To characterize President Bush's factually inaccurate assertions as simple misstatements, or even as dubious or embroidered, is to mischaracterize them ["For Bush, Facts Are Malleable," front page, Oct. 22]. While some of the examples cited may be honest misstatements that suggest a man who does not know what he is talking about, the majority are politically motivated lies, pure and simple. Bush's campaign promise to bring honor back to the White House sounds suspiciously like another one of his "malleable facts."

-- Paul R. Gordon

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Not only is Dana Milbank's article "For Bush, Facts Are Malleable" incredibly biased. But is the fact that an administration uses statistics and hyperbole to its advantage a big news story? I suppose only when the administration is Republican.

Former president Bill Clinton is famous for his mistruths -- and not only concerning his "personal indiscretions." Did your paper ever run a front-page article about how folks in his administration lied to the American people, i.e., their assertion that the economy was in good shape when Clinton left office?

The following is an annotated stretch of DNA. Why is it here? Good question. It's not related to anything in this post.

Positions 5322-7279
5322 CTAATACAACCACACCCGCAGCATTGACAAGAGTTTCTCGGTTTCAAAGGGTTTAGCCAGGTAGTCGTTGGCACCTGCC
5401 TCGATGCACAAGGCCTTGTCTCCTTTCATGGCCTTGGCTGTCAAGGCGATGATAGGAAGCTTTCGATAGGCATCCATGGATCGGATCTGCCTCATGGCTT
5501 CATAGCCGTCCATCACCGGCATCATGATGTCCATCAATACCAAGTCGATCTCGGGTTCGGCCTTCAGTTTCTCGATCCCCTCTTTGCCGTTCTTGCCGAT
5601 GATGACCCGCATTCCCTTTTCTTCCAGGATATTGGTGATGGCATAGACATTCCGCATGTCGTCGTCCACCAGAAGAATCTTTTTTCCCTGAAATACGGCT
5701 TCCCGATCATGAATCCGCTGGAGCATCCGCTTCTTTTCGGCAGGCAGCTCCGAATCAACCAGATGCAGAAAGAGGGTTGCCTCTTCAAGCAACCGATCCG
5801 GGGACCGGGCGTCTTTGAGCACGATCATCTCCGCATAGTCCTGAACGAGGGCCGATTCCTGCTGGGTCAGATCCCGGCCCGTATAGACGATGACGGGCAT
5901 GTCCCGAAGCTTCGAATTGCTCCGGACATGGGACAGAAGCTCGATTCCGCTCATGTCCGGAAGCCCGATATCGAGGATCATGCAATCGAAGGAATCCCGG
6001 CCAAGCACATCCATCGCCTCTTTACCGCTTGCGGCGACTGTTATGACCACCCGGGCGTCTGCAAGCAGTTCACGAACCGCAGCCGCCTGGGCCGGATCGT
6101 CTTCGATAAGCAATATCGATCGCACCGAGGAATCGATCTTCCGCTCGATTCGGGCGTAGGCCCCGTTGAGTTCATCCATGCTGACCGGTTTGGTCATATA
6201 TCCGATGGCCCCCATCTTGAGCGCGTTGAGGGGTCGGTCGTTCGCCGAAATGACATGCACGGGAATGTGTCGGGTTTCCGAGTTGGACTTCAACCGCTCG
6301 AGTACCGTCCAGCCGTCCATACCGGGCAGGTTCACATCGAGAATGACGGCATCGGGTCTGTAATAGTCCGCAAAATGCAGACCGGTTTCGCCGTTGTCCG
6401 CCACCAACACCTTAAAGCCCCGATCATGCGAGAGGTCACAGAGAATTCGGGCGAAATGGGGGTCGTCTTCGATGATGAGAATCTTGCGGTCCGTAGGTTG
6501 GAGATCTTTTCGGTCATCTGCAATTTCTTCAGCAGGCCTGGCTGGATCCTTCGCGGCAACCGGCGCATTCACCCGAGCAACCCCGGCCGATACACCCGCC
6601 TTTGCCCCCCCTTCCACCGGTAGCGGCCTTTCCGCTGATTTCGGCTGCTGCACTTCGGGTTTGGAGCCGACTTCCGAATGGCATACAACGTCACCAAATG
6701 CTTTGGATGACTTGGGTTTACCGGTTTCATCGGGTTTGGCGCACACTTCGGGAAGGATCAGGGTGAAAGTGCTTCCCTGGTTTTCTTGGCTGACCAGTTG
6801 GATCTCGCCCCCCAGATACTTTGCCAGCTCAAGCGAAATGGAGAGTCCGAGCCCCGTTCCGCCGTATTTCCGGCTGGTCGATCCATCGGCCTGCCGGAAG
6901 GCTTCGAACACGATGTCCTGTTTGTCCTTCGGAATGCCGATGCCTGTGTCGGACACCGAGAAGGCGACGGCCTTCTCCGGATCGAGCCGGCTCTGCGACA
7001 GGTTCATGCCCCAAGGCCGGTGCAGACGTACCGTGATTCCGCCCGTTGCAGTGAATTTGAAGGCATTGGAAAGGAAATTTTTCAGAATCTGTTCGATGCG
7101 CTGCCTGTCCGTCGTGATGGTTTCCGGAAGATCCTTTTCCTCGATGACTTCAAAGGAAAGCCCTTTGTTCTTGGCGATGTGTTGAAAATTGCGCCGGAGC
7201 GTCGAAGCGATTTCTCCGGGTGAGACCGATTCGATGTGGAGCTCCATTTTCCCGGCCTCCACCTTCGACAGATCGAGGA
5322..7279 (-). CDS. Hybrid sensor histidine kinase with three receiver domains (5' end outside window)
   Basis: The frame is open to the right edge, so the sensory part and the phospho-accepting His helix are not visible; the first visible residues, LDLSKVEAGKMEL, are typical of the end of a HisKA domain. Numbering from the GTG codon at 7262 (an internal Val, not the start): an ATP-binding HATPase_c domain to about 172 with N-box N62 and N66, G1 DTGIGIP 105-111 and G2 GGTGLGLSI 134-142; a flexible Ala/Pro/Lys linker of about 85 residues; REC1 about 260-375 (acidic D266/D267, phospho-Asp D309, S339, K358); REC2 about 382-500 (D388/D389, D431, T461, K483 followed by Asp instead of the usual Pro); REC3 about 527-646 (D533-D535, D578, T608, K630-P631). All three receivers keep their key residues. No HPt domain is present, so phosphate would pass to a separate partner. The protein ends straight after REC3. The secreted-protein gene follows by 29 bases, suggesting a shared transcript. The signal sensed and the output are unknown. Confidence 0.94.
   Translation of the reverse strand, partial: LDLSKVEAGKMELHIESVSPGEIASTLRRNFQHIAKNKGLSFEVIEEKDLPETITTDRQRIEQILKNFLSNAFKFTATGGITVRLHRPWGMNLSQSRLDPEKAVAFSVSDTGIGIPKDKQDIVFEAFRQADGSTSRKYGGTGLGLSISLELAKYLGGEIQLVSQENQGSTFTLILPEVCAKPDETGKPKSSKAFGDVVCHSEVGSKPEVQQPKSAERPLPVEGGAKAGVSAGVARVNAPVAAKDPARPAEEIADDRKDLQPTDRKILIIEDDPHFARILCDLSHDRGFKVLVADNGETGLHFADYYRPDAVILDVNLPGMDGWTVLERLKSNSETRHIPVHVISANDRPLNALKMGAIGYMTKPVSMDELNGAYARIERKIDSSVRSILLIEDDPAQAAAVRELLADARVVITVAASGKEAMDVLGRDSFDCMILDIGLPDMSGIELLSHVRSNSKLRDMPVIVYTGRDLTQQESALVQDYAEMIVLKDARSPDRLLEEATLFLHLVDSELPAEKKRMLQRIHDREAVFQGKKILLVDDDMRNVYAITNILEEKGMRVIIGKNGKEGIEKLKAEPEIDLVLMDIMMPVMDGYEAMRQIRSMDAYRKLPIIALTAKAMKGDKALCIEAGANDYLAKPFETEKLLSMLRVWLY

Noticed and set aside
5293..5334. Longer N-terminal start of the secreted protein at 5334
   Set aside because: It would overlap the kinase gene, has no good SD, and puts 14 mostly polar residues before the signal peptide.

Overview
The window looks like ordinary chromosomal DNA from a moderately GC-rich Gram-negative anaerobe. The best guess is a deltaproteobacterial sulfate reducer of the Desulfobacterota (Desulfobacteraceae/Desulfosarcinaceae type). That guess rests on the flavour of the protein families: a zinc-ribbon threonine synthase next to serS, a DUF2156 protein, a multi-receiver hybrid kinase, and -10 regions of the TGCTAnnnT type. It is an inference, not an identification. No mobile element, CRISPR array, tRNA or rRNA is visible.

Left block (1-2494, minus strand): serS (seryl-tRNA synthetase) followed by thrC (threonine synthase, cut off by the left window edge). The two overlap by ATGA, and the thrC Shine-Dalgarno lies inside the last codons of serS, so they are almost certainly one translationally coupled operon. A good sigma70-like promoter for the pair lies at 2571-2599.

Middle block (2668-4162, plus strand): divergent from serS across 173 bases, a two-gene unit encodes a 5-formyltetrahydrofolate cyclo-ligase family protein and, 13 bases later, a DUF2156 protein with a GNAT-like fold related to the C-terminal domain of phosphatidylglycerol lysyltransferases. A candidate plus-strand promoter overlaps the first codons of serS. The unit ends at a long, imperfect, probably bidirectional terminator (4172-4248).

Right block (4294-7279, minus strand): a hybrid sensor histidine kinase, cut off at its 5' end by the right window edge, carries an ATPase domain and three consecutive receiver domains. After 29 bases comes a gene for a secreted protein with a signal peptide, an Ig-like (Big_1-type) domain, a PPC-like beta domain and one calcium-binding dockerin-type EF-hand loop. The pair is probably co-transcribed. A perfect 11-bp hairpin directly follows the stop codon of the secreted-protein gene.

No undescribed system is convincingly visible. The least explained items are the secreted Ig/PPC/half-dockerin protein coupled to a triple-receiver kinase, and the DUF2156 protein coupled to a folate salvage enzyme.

-- Stephen Daugherty

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Let me see if I've got this straight: Here's Dana Milbank describing President Bush's pathological tendency to lie: "embroidering," "dubious, if not wrong," "overstatements," "off-the-cuff mistakes," "imprecise," "taken some liberties," "omitted qualifiers," "matters of perspective," "president's assertions simply outpace the facts."

Now here's what any common-sense person might label Milbank and his reporting on Bush: "one-sided," "enabler," "spin doctor," "propaganda."

Milbank may tiptoe around the truth in order to curry favor with the White House, but don't think for a minute that anyone is fooled. This kind of oblique journalism comes across as pathetically tepid, especially when viewed in light of your paper's history of guarding the nation from the kind political corruption that Bush embodies.

-- Skip Van Hook

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In his article about President Bush's tendency to be less than accurate in asserting various facts, Dana Milbank writes: "Statements on subjects ranging from the economy to Iraq suggest that a president who won election underscoring Al Gore's knack for distortions and exaggerations has been guilty of a few himself."

When was it established as fact that Al Gore has such a knack? Milbank is guilty of a cognitive short-circuit by making such a claim without the substantiation he lends to his treatment of Bush.

-- Doug Bostrom